Now that Trump as POTUS is a brutal reality, I don’t doubt that you are pining to get away from it all. The idea of moving abroad might seem like a good solution with the added bonus of sounding awfully romantic and glamorous. You imagine the last place you fell in love with on vacation, the beautiful weather, the friendly locals, the quaint towns—it sounds like a dream!
Well, I’m here to tell you that if you think you can ride off into the sunset and just give the next four years of Trump a miss, you are sorely mistaken. Not only is living abroad a lot harder than you might imagine, even if you get there, there’s no escaping Trump. No matter where you go, he will dog you.
And I’m not talking about in the way he dogs me professionally: it’s my job to explain American politics in Spain and I love it even if it gets toxic at times. The problem is, even in my personal life I never, ever get away from it and you wouldn’t either. First, because, even if you’re still learning the language of your adopted country, you will still see his face just about anytime you watch a TV, whether that be at home, the local bar or the gym. And if you don’t see him on the TV, you will certainly hear about him in the conversation at the next table where some dude is holding forth, making sweeping generalizations about the “America profunda,” which is politically-correct speak for redneck in Spanish.
Trump is ubiquitous abroad because the world follows American politics and especially our elections very closely. I have to admit that Europeans generally know much more about our politics than we know about theirs. Why? Well, we are the power center of the world, so, much of what goes down in the U.S. affects everyone. In fact, every time an election rolls around, a popular debate pops up about whether the whole world should be able to vote. The answer is, of course, no, but they love to debate it. Also, our elections are wildly expensive and made for TV in a way that elections in other countries just aren’t. This makes them very sexy and people all over the world are transfixed by the soap opera of our democracy.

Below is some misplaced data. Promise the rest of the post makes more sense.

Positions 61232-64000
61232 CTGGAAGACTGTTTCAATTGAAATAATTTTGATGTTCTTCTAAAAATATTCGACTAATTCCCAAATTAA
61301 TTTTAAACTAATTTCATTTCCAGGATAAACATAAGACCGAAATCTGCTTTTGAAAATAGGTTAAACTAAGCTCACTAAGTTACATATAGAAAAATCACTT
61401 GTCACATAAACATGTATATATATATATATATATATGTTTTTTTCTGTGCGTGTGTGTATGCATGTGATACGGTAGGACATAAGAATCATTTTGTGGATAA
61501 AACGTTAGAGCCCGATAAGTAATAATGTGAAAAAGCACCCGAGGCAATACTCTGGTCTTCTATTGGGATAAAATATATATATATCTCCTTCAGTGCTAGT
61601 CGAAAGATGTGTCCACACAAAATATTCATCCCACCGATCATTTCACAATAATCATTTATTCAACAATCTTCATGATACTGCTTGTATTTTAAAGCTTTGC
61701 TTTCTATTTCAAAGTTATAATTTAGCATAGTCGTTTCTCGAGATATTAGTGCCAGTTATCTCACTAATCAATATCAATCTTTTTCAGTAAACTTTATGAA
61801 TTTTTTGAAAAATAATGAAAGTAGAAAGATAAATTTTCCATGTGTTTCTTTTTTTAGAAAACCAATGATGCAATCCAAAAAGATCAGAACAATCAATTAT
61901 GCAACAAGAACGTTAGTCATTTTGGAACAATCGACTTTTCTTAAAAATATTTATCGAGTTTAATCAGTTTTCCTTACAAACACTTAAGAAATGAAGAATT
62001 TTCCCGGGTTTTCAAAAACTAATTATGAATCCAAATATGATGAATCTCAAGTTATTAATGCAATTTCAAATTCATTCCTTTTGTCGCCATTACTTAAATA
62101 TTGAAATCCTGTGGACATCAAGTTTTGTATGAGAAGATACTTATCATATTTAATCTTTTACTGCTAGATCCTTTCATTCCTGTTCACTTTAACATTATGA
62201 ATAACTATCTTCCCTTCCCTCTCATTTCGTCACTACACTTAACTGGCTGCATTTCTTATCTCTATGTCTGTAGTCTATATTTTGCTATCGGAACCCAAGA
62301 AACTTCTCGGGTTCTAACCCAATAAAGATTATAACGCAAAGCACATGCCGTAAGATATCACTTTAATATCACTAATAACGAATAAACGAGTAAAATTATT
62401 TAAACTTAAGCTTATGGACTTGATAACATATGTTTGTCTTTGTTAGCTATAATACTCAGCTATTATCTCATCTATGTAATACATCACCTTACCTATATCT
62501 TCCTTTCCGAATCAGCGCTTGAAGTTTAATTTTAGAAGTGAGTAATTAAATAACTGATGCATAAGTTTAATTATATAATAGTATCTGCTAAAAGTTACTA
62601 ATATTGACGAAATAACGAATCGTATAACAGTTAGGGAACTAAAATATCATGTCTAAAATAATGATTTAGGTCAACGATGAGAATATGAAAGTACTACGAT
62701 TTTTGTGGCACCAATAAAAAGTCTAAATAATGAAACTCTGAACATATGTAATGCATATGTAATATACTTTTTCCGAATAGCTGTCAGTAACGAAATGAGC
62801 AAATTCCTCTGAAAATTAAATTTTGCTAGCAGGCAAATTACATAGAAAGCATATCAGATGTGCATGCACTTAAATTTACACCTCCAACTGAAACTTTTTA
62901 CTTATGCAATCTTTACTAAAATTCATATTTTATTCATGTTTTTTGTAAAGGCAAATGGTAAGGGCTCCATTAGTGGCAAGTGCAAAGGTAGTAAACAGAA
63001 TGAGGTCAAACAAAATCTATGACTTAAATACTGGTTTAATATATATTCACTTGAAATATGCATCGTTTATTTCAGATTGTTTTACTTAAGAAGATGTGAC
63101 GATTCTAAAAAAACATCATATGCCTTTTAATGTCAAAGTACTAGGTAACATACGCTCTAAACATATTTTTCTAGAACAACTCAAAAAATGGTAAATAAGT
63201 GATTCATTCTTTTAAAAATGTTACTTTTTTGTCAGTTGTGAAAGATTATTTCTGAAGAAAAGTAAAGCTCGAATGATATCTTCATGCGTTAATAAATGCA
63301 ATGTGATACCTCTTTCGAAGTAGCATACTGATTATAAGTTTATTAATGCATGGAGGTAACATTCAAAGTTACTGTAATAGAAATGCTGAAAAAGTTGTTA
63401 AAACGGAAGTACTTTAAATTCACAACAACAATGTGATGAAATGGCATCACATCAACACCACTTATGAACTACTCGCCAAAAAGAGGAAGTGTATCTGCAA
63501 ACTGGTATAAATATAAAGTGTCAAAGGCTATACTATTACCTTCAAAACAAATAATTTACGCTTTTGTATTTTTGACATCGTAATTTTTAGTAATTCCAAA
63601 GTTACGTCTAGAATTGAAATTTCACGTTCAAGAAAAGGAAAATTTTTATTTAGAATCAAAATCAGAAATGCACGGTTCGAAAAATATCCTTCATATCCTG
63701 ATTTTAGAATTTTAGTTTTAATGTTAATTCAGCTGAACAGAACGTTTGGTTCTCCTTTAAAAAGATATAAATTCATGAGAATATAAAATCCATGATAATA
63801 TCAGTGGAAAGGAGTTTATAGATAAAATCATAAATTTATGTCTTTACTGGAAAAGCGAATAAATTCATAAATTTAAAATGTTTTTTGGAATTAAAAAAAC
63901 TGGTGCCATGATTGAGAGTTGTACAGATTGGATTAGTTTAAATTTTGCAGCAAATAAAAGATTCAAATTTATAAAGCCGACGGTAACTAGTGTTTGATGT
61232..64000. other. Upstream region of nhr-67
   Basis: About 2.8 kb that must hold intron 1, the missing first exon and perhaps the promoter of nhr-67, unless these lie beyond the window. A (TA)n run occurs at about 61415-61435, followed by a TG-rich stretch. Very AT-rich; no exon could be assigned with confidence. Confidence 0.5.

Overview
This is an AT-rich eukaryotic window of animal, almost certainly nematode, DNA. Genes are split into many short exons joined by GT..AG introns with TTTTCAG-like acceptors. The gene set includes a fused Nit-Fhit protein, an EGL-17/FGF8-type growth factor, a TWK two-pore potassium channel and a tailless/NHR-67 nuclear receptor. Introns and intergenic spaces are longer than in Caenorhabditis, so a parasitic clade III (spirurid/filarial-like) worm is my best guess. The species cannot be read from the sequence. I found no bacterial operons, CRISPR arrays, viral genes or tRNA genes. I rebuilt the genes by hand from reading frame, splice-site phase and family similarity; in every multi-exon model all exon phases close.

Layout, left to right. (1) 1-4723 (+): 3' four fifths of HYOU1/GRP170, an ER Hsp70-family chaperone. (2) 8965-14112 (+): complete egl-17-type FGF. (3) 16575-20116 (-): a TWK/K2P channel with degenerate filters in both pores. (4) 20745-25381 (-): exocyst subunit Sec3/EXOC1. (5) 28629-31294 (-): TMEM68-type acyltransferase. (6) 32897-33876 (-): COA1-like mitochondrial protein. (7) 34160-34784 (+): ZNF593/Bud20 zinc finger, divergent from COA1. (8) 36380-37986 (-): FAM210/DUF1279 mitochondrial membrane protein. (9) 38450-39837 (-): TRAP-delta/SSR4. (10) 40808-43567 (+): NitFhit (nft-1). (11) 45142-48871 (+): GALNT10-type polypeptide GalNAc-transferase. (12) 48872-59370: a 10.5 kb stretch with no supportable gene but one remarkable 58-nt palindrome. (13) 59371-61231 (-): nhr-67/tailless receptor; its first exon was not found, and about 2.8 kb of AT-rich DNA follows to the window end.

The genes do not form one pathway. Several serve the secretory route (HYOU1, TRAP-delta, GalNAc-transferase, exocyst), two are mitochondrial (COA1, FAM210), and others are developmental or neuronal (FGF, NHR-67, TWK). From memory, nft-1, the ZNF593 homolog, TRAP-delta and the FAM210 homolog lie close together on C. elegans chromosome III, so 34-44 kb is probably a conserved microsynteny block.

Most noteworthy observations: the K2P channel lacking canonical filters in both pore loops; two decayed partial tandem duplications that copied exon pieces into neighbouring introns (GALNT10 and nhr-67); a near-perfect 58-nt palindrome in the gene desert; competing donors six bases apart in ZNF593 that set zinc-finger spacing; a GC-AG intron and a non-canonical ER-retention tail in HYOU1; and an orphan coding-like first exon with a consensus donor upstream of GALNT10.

As a result, everyone seems to think they are an expert on the U.S. and this can put many of us living abroad on the defensive a lot of the time. At a dinner party last fall, a woman turned to me and declared “the fact that Trump is even a candidate says a lot about the U.S.” Now, if someone from home said this to me, we’d end up commiserating about it, but it’s different when it’s shot at you from a foreigner, often with a side of smugness. It’s a lot like how it’s OK to rip apart your family members among yourselves but outsiders should stay out of it.
Obviously, everyone is allowed to have their opinions about the U.S., so if you move or travel abroad, you’d better be well-prepared for it in the age of Trump. Maybe it’s just me, but when I lived at home in California, I always felt that I had one of two things to say to anyone I met from another country: I’ve been to your country and it’s fabulous! -or- I’ve never been to your country but I’d love to go! Obviously, this doesn’t apply to every country in the world, but you get the picture in terms of just being nice.
It just doesn’t work like this for Americans. I’ve traveled more than some and less than others and I continue to chafe at how aggressively critical people I barely know can be of the U.S. During the George W. Bush years, I took to following up my introduction with a “I didn’t vote for Bush” disclaimer. Now, I just kind of wait for it, take a deep breath and respond.
The thing is, no matter what type of fantasy you’ve bought into about living abroad and perhaps going native, you will never, ever be one of them. Nor would you want to. I get told all the time that after 18 years in Spain I’m practically ‘española.’ Well, no. I am American. I live this difference every single day and now, every single day I serve as a sort of emissary from Trump-land, whether I like it or not and you would too.